|Photo credits : (L) Dave Lotz; (R) Angelo Villagomez|
The northern islands in the Northern Marianas have served as convenient hideaways for people for hundreds of years!
As late as 1906, with these islands now under German control, several whaling men trying to escape intolerably harsh conditions on their ship, the Gotama, hid for many months on both Pagan and Agrigan.
It seems that the captain of the Gotama, named James Wing, fancied himself a tough guy, calling himself "Scar Face Jim" and a "Tiger Fighter." Wing was accused even of lacking mercy for sick crew members, dragging one sick teenage crewman out of bed with a rope! Though the ship made $30,000 one season from the whales they caught, the crew members were given $1 each for the entire period they worked. The deserters also claimed that the ship leaked, and that water wet their beds, making even sleep miserable for them. They had had enough.
So when the Gotama stopped at Pagan on April 29, 1906, they planned an escape. One of the deserters, named Gravenport, was taken ashore with Captain Wing, who wanted to deal with the islanders a bit. When he saw the chance, Gravenport ran away and hid in the brush.
Meanwhile, four others, named Halberson, Fowles, McCaffrey and Chambers, swam from the Gotama while Wing was on shore and also hid in the brush. They all waited till the Gotama sailed away. Then they came out and met the islanders.
The islanders, at the time, were both Chamorros and Carolinians, making a living mainly from copra, the dried meat of the coconut, which was then in demand. The five deserters were welcomed by the islanders, who were gracious and hospitable, according to the five. The five men got to working alongside the islanders in all aspects of island life. By the time their clothes had worn out (they had only the clothes they wore when they jumped ship), the five Caucasians were down to loin cloths, like some of the islanders!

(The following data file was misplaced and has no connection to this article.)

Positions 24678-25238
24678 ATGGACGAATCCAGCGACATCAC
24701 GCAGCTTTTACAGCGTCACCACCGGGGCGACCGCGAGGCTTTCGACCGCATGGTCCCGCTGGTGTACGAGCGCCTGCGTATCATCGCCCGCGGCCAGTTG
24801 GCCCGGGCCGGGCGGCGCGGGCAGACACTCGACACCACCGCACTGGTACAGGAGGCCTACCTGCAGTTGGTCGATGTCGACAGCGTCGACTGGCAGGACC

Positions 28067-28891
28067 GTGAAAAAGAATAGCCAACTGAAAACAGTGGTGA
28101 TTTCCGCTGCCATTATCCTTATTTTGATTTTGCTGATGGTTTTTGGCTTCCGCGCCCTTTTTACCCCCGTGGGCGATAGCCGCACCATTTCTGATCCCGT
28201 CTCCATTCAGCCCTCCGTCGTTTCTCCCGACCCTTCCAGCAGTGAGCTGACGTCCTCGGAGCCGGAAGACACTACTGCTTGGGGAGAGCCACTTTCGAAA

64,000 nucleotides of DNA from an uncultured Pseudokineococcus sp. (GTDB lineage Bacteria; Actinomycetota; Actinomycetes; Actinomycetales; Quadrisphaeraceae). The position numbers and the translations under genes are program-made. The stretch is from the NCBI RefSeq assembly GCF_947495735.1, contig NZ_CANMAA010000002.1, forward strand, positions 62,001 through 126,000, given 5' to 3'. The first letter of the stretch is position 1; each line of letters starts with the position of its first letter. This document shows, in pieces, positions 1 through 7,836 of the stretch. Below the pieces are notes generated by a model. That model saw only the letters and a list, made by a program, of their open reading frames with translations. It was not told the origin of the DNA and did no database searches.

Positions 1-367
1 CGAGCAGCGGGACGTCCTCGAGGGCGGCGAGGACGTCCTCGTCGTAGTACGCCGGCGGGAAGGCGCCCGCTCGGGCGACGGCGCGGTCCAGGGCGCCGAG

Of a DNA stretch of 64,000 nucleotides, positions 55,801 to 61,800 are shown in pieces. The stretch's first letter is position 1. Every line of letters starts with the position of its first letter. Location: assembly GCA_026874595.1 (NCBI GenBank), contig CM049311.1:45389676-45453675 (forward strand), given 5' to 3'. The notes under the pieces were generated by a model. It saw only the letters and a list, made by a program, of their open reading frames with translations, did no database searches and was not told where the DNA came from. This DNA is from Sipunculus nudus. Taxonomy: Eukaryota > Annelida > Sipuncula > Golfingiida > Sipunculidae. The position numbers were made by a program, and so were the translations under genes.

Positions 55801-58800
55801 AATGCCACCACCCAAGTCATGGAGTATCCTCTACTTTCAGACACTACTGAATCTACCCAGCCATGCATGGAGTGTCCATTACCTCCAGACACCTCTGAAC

When a Japanese schooner came by, the five decided to hitch a ride up to Agrigan, where they continued to live side-by-side with the people living up there. When the schooner came by again, with Japan as its destination, the five deserters left the Marianas for good. From Japan, they returned to San Francisco, California (one actually got off at and remained in Honolulu when the ship made a stop there).
A San Francisco newspaper announces the arrival of the Gotama, under Captain Wing, after a voyage of 29 days from the Okhotsk Sea (Russia, near Japan) in 1906
Are there any Chamorros and Carolinians who are descendants of Gravenport, Halberson, Fowles, McCaffrey and Chambers?